State's Attorney to Take Fresh Look at Cases Involving Alleged Crooked Cops | NBC Chicago

State's Attorney to Take Fresh Look at Cases Involving Alleged Crooked Cops

"I absolutely believe that this is unlike any other scandal that I’ve ever witnessed," Defense Attorney Joshua Tepfer said. "I believe it encapsulates the code of silence like nothing I’ve ever seen."

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    NEWSLETTERS

    In a virtually unprecedented move, The Cook County State’s Attorney’s office has reportedly agreed to take a fresh look at cases involving a disgraced Chicago Police sergeant and the tactical team he commanded on Chicago’s South Side. Phil Rogers reports.

    (Published Monday, Feb. 27, 2017)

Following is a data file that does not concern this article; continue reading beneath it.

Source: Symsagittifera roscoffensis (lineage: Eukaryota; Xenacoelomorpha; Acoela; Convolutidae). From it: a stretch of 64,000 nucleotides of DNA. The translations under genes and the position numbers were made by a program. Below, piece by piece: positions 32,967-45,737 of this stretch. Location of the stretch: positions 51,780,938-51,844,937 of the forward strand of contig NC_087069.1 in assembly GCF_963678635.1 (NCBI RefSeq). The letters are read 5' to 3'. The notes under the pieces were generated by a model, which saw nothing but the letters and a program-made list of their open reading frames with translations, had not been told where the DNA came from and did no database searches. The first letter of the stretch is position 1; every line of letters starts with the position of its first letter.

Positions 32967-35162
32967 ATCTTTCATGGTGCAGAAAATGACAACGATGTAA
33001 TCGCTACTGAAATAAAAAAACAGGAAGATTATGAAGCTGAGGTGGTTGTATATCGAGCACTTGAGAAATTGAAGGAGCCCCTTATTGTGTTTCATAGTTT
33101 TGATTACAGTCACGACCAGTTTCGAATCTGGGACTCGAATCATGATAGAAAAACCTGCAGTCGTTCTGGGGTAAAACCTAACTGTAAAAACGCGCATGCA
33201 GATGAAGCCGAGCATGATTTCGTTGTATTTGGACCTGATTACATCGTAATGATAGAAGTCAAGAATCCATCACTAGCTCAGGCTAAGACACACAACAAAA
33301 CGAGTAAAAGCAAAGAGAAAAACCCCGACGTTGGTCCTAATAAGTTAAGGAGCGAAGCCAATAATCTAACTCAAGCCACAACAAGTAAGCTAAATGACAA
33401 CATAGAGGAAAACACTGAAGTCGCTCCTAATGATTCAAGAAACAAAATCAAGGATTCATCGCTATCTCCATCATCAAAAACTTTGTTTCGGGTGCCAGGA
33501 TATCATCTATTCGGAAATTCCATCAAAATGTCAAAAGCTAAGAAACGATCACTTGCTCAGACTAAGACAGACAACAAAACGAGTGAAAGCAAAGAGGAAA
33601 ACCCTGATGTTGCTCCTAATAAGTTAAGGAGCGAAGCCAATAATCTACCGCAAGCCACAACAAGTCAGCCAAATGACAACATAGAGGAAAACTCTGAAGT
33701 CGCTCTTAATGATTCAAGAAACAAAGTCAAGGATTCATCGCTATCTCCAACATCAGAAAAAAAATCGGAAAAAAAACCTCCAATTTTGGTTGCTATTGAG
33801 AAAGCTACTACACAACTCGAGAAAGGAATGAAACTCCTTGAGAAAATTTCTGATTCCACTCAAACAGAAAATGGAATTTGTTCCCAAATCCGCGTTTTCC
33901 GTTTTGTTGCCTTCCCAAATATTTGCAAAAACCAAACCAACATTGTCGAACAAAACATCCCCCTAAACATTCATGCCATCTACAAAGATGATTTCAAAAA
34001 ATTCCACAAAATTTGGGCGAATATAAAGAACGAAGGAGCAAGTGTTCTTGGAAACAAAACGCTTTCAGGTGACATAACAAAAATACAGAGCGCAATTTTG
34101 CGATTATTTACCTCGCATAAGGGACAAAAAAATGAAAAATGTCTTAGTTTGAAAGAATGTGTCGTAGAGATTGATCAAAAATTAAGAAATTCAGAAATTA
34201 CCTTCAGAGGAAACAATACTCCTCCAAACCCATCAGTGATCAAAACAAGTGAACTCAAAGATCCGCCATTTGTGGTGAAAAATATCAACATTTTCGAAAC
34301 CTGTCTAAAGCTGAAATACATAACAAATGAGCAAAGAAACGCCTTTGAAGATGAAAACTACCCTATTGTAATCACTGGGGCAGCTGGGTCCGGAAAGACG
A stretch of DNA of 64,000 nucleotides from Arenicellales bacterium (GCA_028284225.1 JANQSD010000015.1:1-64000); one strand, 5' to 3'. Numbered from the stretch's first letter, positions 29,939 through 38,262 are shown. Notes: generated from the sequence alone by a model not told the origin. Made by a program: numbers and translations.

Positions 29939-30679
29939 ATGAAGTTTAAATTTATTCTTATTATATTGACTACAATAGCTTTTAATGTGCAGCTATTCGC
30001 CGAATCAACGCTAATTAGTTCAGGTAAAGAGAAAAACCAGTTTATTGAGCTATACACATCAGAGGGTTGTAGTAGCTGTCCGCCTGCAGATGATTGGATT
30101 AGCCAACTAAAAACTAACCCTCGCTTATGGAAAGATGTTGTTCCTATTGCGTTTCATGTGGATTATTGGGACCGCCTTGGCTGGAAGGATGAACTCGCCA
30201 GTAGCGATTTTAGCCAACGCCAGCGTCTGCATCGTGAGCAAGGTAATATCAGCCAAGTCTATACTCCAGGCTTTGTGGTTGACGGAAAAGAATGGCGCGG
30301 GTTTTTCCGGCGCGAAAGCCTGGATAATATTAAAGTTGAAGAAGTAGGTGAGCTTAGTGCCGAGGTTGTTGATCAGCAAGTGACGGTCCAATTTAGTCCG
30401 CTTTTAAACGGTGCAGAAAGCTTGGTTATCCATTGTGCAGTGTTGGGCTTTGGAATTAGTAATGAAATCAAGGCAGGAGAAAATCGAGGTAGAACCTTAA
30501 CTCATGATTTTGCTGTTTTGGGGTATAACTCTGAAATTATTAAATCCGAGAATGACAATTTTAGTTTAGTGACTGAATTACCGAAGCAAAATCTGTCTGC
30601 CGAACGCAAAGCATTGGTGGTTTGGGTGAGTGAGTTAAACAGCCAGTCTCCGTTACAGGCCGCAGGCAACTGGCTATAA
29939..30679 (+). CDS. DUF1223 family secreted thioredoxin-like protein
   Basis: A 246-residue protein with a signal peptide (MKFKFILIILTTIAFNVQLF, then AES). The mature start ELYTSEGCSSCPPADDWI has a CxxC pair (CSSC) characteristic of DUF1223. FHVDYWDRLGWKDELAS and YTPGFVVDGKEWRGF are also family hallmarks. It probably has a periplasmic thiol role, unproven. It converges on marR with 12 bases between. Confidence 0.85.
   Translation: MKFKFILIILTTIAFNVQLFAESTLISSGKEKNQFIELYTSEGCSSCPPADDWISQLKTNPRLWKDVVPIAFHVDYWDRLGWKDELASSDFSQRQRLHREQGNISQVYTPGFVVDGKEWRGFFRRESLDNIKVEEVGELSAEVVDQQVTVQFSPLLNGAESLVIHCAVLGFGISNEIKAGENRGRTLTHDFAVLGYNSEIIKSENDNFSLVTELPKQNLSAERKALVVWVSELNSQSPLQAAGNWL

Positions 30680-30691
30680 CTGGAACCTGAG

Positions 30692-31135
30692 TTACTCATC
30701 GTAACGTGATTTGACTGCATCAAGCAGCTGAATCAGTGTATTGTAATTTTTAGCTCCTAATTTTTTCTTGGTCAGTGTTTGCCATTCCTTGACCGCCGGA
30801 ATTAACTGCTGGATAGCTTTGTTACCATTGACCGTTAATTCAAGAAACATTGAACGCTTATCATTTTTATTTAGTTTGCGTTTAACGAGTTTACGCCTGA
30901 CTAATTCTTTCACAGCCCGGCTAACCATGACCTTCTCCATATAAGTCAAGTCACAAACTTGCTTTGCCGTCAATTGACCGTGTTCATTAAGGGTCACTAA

In a virtually unprecedented move, The Cook County State’s Attorney’s office has reportedly agreed to take a fresh look at cases involving a disgraced Chicago Police sergeant and the tactical team he commanded on Chicago’s South Side.

    Already in that case, the commander of the crew, Sgt. Ronald Watts, and one of his officers, Khalat Mohammed, were convicted of shaking down drug dealers and others at the Ida B. Wells housing project.  But others have come forward to say they were framed by the officers and others who worked on the same tactical team.  
    Two other Chicago police officers, Shannon Spalding and Daniel Echeverria, said they developed  evidence which was never prosecuted, that the entire team was dirty.
    In court this morning, Assistant State’s Attorney Joseph Magats told Judge Leroy Martin, “We are looking into the matter, and investigating all of the claims that are brought to us.”
    In the long run, that could end up involving hundreds of cases.